Lloyd’s insurer Hardy has made a loss after tax of £17.1m for the first half of 2011, compared with a profit of £2m in the same period last year.
The loss before tax was higher, at £20.7m, because a £3.7m tax credit reduced the net loss.
Hardy’s results were hit by the large number of natural catastrophes in the first half of the year, including the Australian floods and the New Zealand and Japan earthquakes.
The company was hit harder than some of its peers, it argues, because the bulk of the catastrophes were outside the US, and Hardy’s focus is more international than most Lloyd’s companies.
“The last 18 months have been extremely challenging. In common with the wider market, Hardy has incurred large losses,” Hardy chief executive Barbara Merry said in a statement.
However, she was positive about the company’s future. “The overall development of the business, with the aim of achieving a larger, well diversified short tail portfolio with above average long run returns remains on track,” she said. “We have strengthened all areas of the business, and will continue to add to the team, building on our strong brand and reputation, in lines of business where we are able to attract first class underwriters.”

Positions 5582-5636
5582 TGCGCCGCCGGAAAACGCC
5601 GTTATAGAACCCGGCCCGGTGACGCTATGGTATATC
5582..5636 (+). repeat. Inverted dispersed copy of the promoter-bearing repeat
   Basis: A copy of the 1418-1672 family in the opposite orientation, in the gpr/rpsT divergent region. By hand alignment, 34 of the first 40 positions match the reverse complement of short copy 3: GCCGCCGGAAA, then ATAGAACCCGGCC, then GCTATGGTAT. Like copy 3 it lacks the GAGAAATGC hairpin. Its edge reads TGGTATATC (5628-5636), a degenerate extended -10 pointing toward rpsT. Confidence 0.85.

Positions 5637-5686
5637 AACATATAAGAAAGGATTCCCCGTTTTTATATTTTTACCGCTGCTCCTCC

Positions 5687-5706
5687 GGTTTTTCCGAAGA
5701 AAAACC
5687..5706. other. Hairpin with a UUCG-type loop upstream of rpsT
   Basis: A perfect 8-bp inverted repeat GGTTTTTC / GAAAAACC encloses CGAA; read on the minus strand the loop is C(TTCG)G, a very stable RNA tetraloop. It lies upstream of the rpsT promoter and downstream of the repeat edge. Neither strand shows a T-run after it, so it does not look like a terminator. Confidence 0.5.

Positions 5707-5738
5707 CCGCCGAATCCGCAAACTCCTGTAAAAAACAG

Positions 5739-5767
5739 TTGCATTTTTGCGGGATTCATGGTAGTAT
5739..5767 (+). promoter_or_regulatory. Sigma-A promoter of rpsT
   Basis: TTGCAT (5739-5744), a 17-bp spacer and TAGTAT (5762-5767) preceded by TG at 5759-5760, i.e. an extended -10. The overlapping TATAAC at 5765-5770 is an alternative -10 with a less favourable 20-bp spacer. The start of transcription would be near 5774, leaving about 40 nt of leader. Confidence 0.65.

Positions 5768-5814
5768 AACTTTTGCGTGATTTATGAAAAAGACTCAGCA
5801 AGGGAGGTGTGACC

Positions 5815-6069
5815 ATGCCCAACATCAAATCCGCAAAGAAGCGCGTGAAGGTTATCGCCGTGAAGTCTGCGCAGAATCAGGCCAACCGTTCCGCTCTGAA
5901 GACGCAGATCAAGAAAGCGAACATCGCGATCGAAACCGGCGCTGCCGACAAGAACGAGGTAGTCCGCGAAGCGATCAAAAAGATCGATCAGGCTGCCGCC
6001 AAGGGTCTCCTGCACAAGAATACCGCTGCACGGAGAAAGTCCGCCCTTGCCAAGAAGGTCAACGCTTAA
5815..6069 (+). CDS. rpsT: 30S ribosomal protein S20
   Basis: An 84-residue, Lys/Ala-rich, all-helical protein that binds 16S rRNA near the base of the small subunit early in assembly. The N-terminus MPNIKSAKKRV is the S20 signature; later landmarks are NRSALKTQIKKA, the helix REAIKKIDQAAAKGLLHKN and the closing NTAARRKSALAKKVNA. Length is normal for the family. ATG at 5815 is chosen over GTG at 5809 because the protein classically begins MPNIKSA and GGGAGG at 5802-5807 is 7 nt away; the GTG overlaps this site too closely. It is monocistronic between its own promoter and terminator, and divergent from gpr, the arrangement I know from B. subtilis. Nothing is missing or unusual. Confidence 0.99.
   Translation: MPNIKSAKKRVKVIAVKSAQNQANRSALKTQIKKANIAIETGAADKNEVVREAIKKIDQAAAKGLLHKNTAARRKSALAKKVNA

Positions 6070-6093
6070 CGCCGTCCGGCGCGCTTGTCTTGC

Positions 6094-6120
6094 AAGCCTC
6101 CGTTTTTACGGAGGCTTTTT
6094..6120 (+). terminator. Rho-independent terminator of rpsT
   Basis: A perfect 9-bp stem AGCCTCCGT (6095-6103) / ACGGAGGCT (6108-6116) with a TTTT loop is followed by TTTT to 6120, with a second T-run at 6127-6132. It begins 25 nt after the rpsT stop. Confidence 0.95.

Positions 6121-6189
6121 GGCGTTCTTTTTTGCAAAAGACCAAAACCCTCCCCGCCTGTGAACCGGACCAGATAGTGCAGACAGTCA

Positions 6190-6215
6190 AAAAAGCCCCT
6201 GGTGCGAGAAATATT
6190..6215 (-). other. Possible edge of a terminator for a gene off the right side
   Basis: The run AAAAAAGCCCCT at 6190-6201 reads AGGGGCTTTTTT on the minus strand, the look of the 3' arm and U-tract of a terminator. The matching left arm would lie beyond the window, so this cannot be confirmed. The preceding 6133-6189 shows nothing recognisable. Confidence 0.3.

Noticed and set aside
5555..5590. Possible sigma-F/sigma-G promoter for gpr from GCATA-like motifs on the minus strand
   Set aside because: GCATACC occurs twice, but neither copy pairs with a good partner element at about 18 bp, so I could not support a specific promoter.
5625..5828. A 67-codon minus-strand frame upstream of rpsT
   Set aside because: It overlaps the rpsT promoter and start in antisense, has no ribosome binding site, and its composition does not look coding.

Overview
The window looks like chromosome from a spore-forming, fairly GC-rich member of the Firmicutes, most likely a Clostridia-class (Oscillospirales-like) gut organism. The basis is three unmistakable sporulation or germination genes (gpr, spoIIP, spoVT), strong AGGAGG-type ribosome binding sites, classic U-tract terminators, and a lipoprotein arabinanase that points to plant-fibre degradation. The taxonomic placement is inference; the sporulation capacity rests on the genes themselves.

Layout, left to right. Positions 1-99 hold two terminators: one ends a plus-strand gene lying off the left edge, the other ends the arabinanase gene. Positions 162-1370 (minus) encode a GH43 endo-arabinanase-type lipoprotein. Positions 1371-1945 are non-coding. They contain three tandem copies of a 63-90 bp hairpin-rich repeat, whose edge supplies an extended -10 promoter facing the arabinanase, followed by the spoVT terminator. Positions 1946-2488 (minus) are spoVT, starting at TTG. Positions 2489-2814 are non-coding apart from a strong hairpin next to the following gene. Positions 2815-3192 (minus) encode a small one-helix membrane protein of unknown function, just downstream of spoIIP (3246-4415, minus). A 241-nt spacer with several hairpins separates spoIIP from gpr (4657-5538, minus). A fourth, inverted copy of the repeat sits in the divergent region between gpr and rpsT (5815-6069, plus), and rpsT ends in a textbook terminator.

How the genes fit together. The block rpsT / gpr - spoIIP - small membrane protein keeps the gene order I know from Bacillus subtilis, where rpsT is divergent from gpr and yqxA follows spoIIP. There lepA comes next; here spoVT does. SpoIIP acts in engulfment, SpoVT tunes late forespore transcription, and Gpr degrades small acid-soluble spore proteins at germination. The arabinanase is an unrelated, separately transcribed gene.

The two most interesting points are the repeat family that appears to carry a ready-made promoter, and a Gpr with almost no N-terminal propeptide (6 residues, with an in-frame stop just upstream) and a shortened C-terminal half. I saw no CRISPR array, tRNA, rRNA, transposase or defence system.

Hardy has hired former Zurich director Ian Parker as its chief operating officer. He was previously chief executive of direct and partnership European general insurance at Zurich.
Hardy’s combined ratio increased 17 percentage points to 119% (H1 2010: 102%). Natural catastrophes added 30 points to the combined ratio.
Gross written premiums increased 7% to £167.3m (£155.9m).
Hardy put through rate increases of 4.1% across its portfolio. A 7.8% increase in property treaty rates and a 4.5% increase in non-marine property prices were offset by a 0.3% reduction in marine and aviation rates and a 0.9% cut in specialty rates.
Hardy H1 2011 results in £m (compared with H1 2010)
- Gross premium written: 167.3 (155.9)
- Underwriting loss: 19.8 (2.7)
- Investment income: 2.7 (1.6)
- Result before tax: -20.7 (+0.8)
- Result after tax: 17.1 (2)
- Combined ratio: 119% (102%)